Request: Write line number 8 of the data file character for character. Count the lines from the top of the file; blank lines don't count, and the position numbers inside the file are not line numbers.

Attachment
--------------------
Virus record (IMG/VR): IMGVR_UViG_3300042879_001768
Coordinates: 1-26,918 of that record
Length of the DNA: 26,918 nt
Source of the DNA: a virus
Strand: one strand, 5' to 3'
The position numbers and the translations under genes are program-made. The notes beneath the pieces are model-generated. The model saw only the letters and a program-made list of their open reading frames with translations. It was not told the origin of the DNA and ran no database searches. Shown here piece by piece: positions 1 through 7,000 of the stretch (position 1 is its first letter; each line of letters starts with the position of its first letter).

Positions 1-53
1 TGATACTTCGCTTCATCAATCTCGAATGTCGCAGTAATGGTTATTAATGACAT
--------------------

1 TGATACTTCGCTTCATCAATCTCGAATGTCGCAGTAATGGTTATTAATGACAT